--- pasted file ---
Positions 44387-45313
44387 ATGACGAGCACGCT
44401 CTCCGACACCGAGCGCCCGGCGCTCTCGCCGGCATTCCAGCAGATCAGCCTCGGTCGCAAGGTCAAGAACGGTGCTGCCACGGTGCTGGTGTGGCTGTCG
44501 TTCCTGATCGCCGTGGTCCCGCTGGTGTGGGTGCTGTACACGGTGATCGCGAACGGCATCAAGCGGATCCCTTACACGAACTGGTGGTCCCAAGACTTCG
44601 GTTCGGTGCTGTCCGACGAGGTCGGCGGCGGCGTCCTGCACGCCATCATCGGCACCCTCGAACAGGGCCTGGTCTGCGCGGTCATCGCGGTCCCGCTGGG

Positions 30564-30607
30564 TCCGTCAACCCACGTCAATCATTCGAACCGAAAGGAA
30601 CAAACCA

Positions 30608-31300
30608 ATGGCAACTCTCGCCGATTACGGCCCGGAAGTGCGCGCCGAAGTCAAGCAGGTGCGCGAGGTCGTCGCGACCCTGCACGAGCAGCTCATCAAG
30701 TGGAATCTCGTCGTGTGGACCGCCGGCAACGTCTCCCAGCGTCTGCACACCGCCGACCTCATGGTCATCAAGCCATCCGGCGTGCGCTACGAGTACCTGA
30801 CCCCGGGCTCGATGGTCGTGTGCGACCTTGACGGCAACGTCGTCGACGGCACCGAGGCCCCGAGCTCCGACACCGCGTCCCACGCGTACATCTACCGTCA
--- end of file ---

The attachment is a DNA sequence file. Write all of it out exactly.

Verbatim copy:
Positions 44387-45313
44387 ATGACGAGCACGCT
44401 CTCCGACACCGAGCGCCCGGCGCTCTCGCCGGCATTCCAGCAGATCAGCCTCGGTCGCAAGGTCAAGAACGGTGCTGCCACGGTGCTGGTGTGGCTGTCG
44501 TTCCTGATCGCCGTGGTCCCGCTGGTGTGGGTGCTGTACACGGTGATCGCGAACGGCATCAAGCGGATCCCTTACACGAACTGGTGGTCCCAAGACTTCG
44601 GTTCGGTGCTGTCCGACGAGGTCGGCGGCGGCGTCCTGCACGCCATCATCGGCACCCTCGAACAGGGCCTGGTCTGCGCGGTCATCGCGGTCCCGCTGGG

Positions 30564-30607
30564 TCCGTCAACCCACGTCAATCATTCGAACCGAAAGGAA
30601 CAAACCA

Positions 30608-31300
30608 ATGGCAACTCTCGCCGATTACGGCCCGGAAGTGCGCGCCGAAGTCAAGCAGGTGCGCGAGGTCGTCGCGACCCTGCACGAGCAGCTCATCAAG
30701 TGGAATCTCGTCGTGTGGACCGCCGGCAACGTCTCCCAGCGTCTGCACACCGCCGACCTCATGGTCATCAAGCCATCCGGCGTGCGCTACGAGTACCTGA
30801 CCCCGGGCTCGATGGTCGTGTGCGACCTTGACGGCAACGTCGTCGACGGCACCGAGGCCCCGAGCTCCGACACCGCGTCCCACGCGTACATCTACCGTCA